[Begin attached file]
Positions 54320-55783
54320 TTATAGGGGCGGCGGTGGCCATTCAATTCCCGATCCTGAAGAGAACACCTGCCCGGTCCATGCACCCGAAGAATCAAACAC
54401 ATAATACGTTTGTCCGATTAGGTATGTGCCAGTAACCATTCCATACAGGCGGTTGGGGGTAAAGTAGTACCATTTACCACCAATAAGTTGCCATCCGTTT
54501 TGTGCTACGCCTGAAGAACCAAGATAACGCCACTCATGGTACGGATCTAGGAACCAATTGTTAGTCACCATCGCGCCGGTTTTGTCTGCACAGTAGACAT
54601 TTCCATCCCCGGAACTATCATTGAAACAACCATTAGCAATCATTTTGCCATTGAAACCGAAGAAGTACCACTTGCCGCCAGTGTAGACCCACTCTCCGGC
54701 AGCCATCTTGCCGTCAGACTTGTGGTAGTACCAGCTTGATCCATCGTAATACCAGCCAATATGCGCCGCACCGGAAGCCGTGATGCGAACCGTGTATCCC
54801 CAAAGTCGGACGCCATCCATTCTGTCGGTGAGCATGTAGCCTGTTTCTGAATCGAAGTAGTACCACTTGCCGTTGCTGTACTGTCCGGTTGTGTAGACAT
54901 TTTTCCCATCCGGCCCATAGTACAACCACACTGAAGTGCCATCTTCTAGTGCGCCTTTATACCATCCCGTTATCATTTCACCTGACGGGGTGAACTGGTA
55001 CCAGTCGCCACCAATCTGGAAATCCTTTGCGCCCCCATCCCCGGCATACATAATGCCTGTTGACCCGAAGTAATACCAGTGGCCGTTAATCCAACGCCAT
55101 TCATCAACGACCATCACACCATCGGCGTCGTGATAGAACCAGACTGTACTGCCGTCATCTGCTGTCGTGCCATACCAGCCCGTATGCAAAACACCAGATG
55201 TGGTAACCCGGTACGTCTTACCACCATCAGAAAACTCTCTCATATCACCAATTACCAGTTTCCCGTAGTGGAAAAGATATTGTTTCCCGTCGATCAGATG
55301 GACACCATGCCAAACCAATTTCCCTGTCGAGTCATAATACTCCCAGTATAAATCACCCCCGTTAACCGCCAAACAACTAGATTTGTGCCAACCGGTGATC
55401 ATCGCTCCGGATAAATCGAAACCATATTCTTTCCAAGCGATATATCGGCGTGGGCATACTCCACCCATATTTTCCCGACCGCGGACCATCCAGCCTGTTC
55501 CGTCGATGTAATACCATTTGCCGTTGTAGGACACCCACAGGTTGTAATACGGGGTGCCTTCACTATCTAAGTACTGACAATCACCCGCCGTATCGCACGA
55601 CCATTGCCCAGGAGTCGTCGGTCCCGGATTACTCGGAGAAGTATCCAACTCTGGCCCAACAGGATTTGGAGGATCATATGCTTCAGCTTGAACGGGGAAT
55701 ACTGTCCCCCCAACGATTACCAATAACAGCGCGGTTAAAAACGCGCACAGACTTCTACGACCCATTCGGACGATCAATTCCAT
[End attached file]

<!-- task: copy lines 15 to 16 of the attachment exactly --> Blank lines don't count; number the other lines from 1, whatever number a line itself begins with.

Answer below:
55601 CCATTGCCCAGGAGTCGTCGGTCCCGGATTACTCGGAGAAGTATCCAACTCTGGCCCAACAGGATTTGGAGGATCATATGCTTCAGCTTGAACGGGGAAT
55701 ACTGTCCCCCCAACGATTACCAATAACAGCGCGGTTAAAAACGCGCACAGACTTCTACGACCCATTCGGACGATCAATTCCAT